Two senior U.S. lawmakers on Wednesday said the Federal Aviation Administration (FAA) has failed to turn over a report to Congress on airline engine safety required under a 2018 law.
Sam Graves, the top Republican on the House of Representatives Transportation and Infrastructure Committee, and Garret Graves, the senior Republican on the aviation subcommittee, cited Saturday’s engine failure on a United Boeing 777-200 plane in urging the FAA to quickly submit the required report.
Without the report, they wrote FAA Administrator Steve Dickson, it was impossible for anyone “to know whether the best practices and recommendations to improve airline engine safety could have helped to prevent the engine mishaps that have taken place since the October 2019 safety review.”
The letter cited other recent engine failures, including a December failure in Japan and the 2018 Southwest Airlines Flight 1380 failure of a CFM56-7B turbofan engine that led to the death of passenger after shrapnel shattered a window.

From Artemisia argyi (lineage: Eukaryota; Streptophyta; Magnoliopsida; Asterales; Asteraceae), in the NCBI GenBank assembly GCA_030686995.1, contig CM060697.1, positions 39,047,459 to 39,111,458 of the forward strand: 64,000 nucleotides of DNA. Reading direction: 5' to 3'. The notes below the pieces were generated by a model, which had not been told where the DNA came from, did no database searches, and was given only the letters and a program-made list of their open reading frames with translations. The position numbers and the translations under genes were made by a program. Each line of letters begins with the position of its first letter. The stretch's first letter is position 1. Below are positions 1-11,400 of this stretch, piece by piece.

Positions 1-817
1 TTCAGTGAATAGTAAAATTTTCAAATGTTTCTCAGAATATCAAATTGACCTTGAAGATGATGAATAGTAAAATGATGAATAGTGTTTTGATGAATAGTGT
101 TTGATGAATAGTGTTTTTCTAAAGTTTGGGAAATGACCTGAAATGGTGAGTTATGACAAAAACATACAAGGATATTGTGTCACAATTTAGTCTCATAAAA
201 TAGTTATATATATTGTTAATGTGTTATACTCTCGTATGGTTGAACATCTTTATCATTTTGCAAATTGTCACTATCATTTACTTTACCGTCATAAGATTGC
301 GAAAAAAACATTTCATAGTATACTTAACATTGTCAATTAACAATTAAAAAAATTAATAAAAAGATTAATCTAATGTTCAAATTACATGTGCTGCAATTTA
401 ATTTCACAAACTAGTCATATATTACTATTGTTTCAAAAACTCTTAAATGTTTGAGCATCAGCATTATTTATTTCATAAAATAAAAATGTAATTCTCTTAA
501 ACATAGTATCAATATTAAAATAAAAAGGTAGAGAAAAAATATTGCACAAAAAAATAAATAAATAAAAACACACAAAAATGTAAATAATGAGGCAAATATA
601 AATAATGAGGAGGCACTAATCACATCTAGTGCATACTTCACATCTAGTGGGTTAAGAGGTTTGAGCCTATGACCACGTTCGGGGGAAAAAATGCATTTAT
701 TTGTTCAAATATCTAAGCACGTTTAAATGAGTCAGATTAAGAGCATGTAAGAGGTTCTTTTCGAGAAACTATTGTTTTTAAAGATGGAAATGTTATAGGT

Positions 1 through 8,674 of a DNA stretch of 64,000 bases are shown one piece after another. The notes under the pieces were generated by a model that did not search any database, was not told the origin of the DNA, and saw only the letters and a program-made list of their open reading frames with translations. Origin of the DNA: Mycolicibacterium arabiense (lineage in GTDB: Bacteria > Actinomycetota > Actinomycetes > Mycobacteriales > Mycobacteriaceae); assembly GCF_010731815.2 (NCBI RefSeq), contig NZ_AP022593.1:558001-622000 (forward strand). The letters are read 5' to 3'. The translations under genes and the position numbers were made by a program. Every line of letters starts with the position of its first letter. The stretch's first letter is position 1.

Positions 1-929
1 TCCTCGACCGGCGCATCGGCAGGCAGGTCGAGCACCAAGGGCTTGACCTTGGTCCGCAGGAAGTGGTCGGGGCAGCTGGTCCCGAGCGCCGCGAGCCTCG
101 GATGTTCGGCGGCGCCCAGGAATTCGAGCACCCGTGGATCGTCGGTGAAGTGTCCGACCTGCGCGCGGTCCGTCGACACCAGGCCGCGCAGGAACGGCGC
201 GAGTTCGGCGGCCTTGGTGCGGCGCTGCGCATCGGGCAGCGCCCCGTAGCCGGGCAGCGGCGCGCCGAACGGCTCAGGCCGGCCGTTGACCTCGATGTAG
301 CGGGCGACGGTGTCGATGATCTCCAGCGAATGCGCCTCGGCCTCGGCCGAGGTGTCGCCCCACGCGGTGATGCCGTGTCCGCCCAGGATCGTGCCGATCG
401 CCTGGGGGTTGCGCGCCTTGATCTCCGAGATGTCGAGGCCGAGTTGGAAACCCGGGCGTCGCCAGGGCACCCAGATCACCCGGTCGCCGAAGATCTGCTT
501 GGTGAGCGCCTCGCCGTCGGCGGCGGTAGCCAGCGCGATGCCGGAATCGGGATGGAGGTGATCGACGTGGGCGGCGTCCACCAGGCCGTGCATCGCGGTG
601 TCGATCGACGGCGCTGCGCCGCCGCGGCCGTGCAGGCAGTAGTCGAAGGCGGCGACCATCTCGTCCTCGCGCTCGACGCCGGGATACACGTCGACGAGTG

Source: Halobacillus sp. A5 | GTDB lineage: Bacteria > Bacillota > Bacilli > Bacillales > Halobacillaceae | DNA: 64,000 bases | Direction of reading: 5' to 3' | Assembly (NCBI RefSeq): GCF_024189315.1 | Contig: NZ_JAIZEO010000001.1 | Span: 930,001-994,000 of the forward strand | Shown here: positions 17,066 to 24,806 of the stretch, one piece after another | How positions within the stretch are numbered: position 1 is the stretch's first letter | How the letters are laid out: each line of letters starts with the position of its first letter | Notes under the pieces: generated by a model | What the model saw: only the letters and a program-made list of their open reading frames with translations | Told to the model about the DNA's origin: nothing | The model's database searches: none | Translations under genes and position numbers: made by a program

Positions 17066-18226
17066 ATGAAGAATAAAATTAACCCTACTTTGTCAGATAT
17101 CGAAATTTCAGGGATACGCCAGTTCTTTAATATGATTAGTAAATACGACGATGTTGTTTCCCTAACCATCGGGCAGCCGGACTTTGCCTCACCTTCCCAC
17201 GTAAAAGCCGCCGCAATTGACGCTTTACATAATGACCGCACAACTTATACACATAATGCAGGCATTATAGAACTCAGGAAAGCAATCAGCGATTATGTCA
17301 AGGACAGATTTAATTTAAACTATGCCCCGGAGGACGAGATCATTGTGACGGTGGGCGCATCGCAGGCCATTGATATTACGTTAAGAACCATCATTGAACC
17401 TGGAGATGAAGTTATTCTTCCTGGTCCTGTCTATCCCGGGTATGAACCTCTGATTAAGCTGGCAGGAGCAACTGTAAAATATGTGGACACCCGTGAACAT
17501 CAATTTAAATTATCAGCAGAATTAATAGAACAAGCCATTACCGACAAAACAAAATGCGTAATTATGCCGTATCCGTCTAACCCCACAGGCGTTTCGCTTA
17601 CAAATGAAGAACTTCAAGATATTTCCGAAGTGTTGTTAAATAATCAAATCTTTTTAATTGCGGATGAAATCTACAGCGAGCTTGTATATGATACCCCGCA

The FAA said this week that after the Japanese incident it had been considering stepping up required inspections.
The lawmakers added they were concerned any “recommendations to improve airline engine safety have been languishing for well over a year. Even more concerning is the potential missed opportunity to address similar airline engine safety issues before they occurred again.”
The FAA did not immediately comment.
The engine that failed on the 26-year-old United Boeing 777 and shed parts over a Denver suburb was a Pratt & Whitney PW4000 used on 128 planes, or less than 10% of the global fleet of more than 1,600 delivered 777 widebody jets and only a handful of airlines in the United States, South Korea and Japan were operating them recently.
Late Tuesday, the FAA ordered immediate inspections on all 777 airplanes with PW4000 engines after the National Transportation Safety Board said a broken fan blade was consistent with metal fatigue.
Operators must conduct a thermal acoustic image inspection of the large titanium fan blades on each engine, the FAA said.